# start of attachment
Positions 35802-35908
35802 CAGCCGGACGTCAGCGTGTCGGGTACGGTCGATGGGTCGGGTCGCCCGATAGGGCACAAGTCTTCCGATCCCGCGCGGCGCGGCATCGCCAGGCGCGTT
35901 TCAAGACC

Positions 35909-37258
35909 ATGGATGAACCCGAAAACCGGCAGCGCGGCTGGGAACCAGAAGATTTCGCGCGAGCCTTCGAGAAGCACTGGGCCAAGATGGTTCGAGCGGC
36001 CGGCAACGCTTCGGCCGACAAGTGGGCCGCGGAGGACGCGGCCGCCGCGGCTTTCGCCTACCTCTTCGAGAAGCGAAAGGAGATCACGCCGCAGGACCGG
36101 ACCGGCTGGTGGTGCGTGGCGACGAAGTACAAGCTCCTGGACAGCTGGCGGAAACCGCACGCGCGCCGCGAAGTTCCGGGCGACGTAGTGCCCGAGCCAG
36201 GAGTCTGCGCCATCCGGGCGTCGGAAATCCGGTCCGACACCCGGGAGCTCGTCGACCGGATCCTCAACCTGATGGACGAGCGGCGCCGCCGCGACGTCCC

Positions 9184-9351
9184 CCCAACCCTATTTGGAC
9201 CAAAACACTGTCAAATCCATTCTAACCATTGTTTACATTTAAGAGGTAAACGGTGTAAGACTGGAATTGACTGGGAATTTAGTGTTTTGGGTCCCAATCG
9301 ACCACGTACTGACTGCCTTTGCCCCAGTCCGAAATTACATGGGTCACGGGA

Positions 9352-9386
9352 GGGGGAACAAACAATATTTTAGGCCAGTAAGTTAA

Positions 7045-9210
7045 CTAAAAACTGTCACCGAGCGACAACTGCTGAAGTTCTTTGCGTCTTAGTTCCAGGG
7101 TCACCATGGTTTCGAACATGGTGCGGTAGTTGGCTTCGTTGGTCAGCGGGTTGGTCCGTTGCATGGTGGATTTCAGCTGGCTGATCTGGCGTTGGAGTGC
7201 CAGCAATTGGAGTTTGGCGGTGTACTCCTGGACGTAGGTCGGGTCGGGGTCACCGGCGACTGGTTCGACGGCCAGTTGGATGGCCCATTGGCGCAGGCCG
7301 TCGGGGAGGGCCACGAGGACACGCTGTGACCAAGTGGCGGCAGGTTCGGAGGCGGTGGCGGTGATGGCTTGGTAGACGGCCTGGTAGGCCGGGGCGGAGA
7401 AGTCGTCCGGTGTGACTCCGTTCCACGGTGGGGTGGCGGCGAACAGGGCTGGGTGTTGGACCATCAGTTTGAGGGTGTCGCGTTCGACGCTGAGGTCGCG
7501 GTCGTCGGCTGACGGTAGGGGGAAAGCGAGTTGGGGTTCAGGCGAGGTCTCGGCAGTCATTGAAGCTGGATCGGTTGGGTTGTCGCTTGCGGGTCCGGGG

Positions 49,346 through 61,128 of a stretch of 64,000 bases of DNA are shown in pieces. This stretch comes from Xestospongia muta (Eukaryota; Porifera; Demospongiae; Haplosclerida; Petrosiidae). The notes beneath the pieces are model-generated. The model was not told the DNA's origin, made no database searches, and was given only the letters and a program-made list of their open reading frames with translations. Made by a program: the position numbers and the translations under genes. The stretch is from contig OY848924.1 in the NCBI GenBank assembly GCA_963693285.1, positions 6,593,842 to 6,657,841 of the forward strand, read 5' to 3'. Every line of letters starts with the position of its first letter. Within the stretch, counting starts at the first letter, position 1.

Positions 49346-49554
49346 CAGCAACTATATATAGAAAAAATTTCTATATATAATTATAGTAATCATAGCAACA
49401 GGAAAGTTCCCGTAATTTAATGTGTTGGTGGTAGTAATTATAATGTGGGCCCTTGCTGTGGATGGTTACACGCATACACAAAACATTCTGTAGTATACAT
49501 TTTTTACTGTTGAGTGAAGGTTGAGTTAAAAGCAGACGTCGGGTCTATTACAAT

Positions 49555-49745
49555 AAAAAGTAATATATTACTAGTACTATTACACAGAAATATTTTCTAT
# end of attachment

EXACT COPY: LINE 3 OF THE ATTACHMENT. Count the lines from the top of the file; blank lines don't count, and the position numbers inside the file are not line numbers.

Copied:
35901 TCAAGACC